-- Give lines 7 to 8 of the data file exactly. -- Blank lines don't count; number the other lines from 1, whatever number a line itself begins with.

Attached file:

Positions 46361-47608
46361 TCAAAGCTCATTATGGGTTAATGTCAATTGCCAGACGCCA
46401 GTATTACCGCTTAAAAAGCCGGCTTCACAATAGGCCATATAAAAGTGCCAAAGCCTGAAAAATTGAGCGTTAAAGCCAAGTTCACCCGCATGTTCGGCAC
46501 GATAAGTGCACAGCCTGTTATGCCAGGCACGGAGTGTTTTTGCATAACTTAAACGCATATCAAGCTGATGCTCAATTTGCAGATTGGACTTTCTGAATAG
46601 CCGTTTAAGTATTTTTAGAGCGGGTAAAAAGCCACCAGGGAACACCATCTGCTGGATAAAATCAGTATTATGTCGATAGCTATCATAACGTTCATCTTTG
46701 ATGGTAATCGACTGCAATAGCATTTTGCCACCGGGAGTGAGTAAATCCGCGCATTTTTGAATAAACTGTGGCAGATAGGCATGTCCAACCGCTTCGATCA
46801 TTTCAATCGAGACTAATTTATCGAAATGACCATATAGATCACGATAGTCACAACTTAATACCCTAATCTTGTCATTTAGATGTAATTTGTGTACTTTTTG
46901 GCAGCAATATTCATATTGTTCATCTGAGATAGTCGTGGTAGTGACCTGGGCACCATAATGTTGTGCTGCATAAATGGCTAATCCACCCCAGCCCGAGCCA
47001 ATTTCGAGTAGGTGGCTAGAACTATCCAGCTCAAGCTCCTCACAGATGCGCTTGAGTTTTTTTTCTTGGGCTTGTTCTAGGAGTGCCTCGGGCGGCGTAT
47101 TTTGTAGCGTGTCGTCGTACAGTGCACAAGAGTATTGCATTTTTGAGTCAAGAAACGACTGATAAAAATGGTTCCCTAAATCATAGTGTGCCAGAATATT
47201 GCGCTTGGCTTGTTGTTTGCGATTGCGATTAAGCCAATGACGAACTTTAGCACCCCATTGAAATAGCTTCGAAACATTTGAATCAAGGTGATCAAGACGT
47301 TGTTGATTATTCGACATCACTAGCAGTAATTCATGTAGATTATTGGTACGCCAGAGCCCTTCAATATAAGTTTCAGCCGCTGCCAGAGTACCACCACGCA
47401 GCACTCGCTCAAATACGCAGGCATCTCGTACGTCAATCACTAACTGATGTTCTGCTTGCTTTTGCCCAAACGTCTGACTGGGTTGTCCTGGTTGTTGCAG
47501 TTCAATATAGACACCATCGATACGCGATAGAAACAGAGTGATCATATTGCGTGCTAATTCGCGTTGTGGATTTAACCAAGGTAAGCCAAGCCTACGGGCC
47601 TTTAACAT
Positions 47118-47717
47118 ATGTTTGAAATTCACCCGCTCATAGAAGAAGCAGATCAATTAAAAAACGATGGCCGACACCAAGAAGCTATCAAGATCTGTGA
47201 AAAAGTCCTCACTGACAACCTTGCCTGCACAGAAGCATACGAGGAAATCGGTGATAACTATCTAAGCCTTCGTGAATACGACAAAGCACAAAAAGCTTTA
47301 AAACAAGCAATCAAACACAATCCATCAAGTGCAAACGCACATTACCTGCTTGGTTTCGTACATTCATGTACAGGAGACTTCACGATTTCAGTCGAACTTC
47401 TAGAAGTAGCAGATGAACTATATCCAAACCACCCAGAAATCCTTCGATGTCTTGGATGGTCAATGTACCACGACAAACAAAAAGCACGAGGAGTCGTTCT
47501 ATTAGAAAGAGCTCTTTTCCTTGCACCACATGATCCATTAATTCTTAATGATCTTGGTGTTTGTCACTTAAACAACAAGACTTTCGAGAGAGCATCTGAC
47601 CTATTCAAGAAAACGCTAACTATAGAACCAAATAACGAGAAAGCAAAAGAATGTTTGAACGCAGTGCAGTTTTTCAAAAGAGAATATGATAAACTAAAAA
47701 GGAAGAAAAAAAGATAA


46801 TTTCAATCGAGACTAATTTATCGAAATGACCATATAGATCACGATAGTCACAACTTAATACCCTAATCTTGTCATTTAGATGTAATTTGTGTACTTTTTG
46901 GCAGCAATATTCATATTGTTCATCTGAGATAGTCGTGGTAGTGACCTGGGCACCATAATGTTGTGCTGCATAAATGGCTAATCCACCCCAGCCCGAGCCA